NOT cricket. Not Sachin Tendulkar. Neither cinema, Shahrukh, Amitabh nor Rajnikant. Not festivals. Not politics. Not the life-giving monsoon. Not the Indian Railways. Not even the great Indian election... none of these can take the credit for defining what might be called the great Indian Spirit. These are only the pretenders. The real thing, that something that signifies the "Great Indian Spirit" is clearly, and without doubt — you would have guessed it — It is the "Great Indian Spit" "Thooo... "
From north to south (include the Andaman and Nicobar Islands too), from west to the east and further into the North East, in village, town and city, in place big or small, early in the morning, at noon or in the night, if there is one thing that binds the people of this great nation — it is the spit — the one great affliction that we indulge in with such great affection.
No distinctions of any kind here — religion, caste, creed, sex, status, class, age — no bar of any kind. Everybody does it. Everywhere. Spitting breaks through all barriers. From trains, inside trains (generally under the bench), from windows of moving buses, on the road, in a park, by a tree trunk, near the garbage bin, occasionally in the wash basin when there is one (often underneath it), it is everywhere. Corners are the evergreen — I mean ever red — favourites. In public places in particular, rare is a corner which is not spat in; the pan and katha often creating a layer so thick it could be peeled off if someone felt the desire to do so.
So there is "spit in", meaning spit "in" the corner, which is rather clear to understand. Then there is the "spit at" and the "spit on". Clearly "spit at" is the most dangerous because the implications go far beyond excreting some secretion of the human salivary glands. "Spitting on" happens, but "spitting at" is an expression of disgust, anger and rejection. It is this "spitting at", that has been, at least in Hindi cinema, the critical pivot of many a story's entire plot.
"Heroine rejects advances by villain — spits at him (never on him), generally downwards and towards the side, twirls her nose, whirls around, and leaves the villain standing. Bad man can take anything, but cannot be spat at. Revenge!
Attempts to either kidnap woman or, worse, attempts rape. Enter hero... "
Moral of the story? Okay, one of the many morals — don't spit at someone because there can be retaliation.
But being "spat on" is different — it is almost inevitable, particularly in any one of India's hugely crowded cities. Co-lateral damage someone might call it, a professional hazard of being a pedestrian or using public transport or any public space for that matter.
My earliest memory on being spat on goes back many, many years. I was making this journey with a friend from Pune to the famous hill station of Mahabaleshwar. We'd managed to get seats in this new, well-furnished state transport bus with huge windows and lovely curtains. I'd pushed my friend aside, and jumped into the seat by the window. We had just begun climbing the ghats; the view was beautiful and a cool breeze blew into my face.
That's when I heard the old man in the seat in front of me starting to cough. He coughed gently a couple of times, paused a bit and then there was a loud and violent one, like we do to clear our throat. That's exactly what he had done and before I could say 68, I saw and heard him go "thooo"...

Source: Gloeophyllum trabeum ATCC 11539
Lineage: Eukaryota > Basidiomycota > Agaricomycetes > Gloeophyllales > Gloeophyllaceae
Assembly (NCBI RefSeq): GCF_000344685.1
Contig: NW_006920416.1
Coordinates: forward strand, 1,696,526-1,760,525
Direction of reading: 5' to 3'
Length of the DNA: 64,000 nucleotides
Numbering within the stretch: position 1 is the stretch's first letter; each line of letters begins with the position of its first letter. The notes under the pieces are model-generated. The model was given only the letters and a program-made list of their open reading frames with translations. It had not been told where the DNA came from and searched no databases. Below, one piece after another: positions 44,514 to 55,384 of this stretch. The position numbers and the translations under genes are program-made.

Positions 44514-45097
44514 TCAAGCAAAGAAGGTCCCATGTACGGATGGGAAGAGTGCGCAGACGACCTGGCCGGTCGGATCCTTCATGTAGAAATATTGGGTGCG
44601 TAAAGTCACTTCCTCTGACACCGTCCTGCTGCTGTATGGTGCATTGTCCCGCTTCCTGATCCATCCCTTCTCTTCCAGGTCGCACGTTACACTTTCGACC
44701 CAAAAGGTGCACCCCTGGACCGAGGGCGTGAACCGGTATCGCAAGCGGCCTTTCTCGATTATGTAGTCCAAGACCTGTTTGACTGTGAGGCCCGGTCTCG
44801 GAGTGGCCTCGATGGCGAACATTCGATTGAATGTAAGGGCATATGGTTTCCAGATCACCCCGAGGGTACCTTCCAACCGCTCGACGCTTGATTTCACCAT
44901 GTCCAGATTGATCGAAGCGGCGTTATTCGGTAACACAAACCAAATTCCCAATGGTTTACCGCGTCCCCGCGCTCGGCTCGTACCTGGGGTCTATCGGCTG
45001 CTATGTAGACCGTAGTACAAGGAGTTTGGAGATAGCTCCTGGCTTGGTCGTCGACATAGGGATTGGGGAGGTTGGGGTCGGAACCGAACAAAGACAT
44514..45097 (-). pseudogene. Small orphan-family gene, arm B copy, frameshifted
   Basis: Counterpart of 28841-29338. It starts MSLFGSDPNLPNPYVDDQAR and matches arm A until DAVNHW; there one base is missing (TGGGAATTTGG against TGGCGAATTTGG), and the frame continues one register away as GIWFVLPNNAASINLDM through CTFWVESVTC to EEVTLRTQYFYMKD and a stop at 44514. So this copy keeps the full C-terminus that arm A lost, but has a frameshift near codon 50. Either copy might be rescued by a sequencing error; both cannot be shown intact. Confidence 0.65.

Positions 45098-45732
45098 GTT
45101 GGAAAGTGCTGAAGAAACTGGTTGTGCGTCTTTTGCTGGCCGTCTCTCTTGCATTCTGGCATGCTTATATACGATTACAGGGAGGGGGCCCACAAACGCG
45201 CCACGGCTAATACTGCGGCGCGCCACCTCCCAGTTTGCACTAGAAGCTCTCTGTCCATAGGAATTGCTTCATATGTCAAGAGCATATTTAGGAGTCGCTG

I actually saw this green slimy slob/blob of saliva and phlegm go flying out, turn around in a quick turn as the bus continued to climb up at a good pace, and come right back to hit my face that was peering out at the beautiful scenery. It happened faster than you read these lines, but it is etched in my memory in complete slow motion. Close your eyes and try going it over in your mind and you'll know — the slow motion, I mean.
The old man had seen what had happened, and before I could react, he had turned around and was profusely apologetic. What can you say to an old, ailing man who is being so sorry? I don't exactly remember what I told him. I do, however, remember suggesting that when he spits from a moving bus, the least he should do is ensure that it is downwards. It will at least ensure that what he emits does not go flying into someone else's face. "I'm sorry, I'm sorry," he kept saying and promptly handed me his handkerchief. At least he realised that the mistake was not mine, unlike a bus ride in Delhi a few years ago.
It was a bus crowded to the brim, and I had a window (again!) towards the rear end. A guy in his early 20s, in the seat ahead of me, leaned out and went — what else? — `Thooo... '. Red betel juice went flying in the air and sprayed back on the unfortunate me. I screamed a couple of choicest Hindi abuses — "You've no brains," I yelled. The boy was a little taken aback at my violent reaction. He was only doing the done thing. He apologized profusely, but I was in no mood to listen and kept abusing. He'd had enough. Offence, we all know, is the best form of defence. "Abey," he started aggressively in Hindi, "What's your problem? Did I ask you to put your head out of the window? Do what you can." And to prove his point, he turned his head to the window and went "thooo... " again. The only difference this time was the trajectory. It was directed nicely downwards, so that I would not get another chance to scream and abuse. I do remember hearing a scream and an expletive from outside the bus though. The bus picked up speed and we were gone.
What is it, I have never been able to understand, that makes India spit so much? Is it just the tobacco, the areca nut and the pan that we love so dearly, or is there more to it? I have no problems with their consumption, even increased ingestion. Can something, however, not be done of the problem of the spitting — at least from a moving bus?
Another white shirt of mine just got sprayed earlier this morning. I was in it too!